Submitted on March 14, 2022

We have often pointed out that ASX futures prices don’t always appear to behave rationally.  In this post we look at the spread (difference) between the ASX futures prices at Benmore and Otahuhu.

ASX futures contracts are referenced to Benmore (BEN) in the Waitaki Valley in the centre of the South Is, and to Otahuhu (OTA) in Auckland.  Most of the trading on the ASX is in quarterly baseload contracts, from this quarter out to the fourth quarter of 2025. The spread in prices between the BEN and OTA contracts in each quarter should, in theory, reflect expectations of the difference in the quarterly average spot price at these two nodes. There are different types of spreads in futures markets, so we’ll call the OTA-BEN spread a ‘nodal spread’.

Near the end of the current quarter, futures prices always converge to be very close to the actual average spot prices at BEN and OTA, and the nodal spread converges to the actual price. But when we look at the ASX, we see that the nodal spreads are never less than $20/MWh beyond the current quarter.  The chart below shows the nodal spreads at the close of trading on 10th March, and they range from $22/MWh to $33/MWh in round figures.

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 So, if futures prices reflect expectations of future spot prices, then spot spreads between OTA and BEN must be in this range, right?

Wrong! When we look back over most of the past decade to 2014, the first year the HVDC link was upgraded, removing restrictions on HVDC flows and leading to smaller spreads. What we see is that the average spreads are consistently well below $20/MWh.

The chart above shows the nodal spreads in spot prices by month from 2014 to the start of the fourth quarter of 2021.  Now we have to exclude the first quarter of 2020 from the averages shown, because the HVDC link was under repair and only one pole (half) was available, which means that spreads between OTA and BEN were higher than one would normally expect.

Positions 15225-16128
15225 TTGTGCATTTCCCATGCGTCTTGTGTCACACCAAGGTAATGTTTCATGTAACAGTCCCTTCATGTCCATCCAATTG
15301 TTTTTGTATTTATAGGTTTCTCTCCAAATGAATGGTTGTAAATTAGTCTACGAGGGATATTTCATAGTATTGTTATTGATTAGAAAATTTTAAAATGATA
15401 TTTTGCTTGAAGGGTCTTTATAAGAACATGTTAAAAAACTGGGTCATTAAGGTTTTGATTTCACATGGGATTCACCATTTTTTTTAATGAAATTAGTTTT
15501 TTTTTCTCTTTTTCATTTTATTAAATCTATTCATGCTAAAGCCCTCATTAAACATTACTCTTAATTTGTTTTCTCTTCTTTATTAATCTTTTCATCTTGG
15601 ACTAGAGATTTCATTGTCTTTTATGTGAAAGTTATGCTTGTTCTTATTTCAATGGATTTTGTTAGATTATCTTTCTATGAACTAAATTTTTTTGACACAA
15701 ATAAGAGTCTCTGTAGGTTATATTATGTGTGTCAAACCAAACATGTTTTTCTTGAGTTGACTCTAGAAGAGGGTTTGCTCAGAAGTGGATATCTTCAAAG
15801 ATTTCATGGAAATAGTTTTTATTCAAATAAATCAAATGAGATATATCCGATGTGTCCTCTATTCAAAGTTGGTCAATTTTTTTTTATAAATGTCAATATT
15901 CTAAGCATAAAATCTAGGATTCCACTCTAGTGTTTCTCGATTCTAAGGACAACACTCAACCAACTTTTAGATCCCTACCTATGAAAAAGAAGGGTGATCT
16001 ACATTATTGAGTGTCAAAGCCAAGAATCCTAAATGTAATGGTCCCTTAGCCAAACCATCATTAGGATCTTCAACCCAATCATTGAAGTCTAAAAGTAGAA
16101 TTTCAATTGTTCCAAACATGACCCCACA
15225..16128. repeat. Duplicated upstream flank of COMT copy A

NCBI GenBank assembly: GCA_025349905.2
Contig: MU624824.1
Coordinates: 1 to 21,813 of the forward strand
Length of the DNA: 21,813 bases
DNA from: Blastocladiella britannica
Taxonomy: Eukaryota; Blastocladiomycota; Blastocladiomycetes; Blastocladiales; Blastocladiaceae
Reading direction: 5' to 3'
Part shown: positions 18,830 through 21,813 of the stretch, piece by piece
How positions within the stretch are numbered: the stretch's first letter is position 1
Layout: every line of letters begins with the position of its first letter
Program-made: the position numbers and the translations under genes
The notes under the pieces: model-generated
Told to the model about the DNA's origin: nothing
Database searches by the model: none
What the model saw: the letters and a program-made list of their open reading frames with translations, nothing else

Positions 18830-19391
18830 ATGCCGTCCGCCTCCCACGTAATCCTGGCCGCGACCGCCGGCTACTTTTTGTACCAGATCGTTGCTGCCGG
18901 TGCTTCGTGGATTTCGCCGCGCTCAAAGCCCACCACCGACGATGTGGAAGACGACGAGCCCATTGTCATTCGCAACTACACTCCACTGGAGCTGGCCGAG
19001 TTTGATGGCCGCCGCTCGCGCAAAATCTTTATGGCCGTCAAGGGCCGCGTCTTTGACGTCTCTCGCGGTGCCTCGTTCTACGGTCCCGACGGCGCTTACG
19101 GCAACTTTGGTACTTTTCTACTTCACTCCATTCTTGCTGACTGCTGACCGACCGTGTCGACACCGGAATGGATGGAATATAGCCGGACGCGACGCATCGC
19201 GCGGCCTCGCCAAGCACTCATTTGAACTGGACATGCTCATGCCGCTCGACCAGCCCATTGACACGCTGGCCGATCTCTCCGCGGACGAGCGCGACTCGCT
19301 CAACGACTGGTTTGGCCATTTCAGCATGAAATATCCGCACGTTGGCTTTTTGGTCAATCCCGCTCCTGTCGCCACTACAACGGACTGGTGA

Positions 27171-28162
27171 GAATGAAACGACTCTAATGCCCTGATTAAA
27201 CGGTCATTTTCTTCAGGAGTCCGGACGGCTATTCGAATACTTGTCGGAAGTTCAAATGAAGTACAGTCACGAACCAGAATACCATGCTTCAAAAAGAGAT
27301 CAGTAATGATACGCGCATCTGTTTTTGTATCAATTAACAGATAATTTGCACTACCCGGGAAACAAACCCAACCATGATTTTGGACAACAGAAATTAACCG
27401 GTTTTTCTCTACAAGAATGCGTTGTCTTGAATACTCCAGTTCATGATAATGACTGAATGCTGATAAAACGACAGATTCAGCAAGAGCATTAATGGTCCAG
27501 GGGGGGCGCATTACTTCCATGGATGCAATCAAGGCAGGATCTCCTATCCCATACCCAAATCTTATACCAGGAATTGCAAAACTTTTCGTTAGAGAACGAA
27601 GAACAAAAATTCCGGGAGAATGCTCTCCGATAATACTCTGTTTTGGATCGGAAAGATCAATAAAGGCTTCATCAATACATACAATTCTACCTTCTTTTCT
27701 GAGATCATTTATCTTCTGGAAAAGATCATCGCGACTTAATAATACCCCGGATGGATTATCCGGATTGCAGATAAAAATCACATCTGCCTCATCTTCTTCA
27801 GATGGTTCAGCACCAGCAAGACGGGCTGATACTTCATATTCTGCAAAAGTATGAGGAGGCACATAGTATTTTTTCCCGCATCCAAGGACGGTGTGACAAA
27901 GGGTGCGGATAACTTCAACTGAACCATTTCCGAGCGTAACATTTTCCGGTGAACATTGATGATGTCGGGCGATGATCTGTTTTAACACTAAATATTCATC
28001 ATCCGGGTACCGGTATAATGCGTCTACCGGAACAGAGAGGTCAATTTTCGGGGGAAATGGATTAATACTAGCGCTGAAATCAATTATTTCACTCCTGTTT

But with this exclusion, what we see is that the average nodal spread is considerably less than $20/MWh. Up until near the end of 2018, they averaged $6.9/MWh, but since gas supply problems became a major feature of the market, they’ve averaged $16.4/MWh (excluding Q1 of 2020).

What does this tell us about futures prices?

Maybe futures traders expect the nodal spreads to be higher, and are constantly astonished when they aren’t? Possible, but it doesn’t seem unlikely:  futures traders can’t be that naive.

Maybe futures traders consistently expect spot prices at BEN to be lower than they actually are, or spot prices at OTA to be higher than they actually are?  But that’s just the same as expecting the spread to be greater than it is.

Maybe BEN is traded at a discount to expected spot prices. Or is OTA being traded at a premium? Or could it be both?  This seems a more likely explanation, especially as the research we’ve done in the past shows that some quarters tend to trade at a premium or discount to expected spot prices.

For example, if futures buyers are eager to reduce their exposure to spot prices during periods when the spot prices might spike higher – think winter when demand is highest – then they might be prepared to pay a premium to futures sellers to achieve this.  Or if sellers have higher costs and risks during these periods, maybe they need to sell at a premium, which buyers are prepared to accept.  Higher costs and risks could be a factor when we have dry periods, in which northward flows on the HVDC link reduce, and we get more southward flows.

The problem with this explanation is: If the premium is the same at BEN and OTA, then the nodal spreads in the futures prices should not be as wide as they are. This suggests that any premiums or discounts, relative to expected spot prices, are different at BEN and OTA.  Perhaps the risk is perceived as being higher at OTA and less at BEN, resulting in OTA trading at a premium to BEN.  Or maybe the BEN risk is perceived to be less than the OTA risk.

Premia in futures prices is a fascinating topic, and upcoming futures posts will look at this in a wider context. But in the meantime, what do the futures nodal spreads indicate for buyers and sellers?  Suppose you wanted to hedge the nodal spreads between OTA and BEN for some reason, for example, if you generate (sell power) in the North Is and retail (buy power) in the South Is:  you could do this by selling futures contracts at OTA and buying futures contracts at BEN, both in the same quarter.  If you do this more than a quarter in advance, it is probably safe to conclude that you will pay a premium for this hedging strategy, on average, of at least a few dollars per MWh.  That might not sound like much, but relative to the actual nodal spreads, it is a significant percentage premium to pay.

There are other ways to hedge the nodal spreads, so you could look at buying Financial Transmission Rights between BEN and OTA, but that’s a topic for a future post.

 

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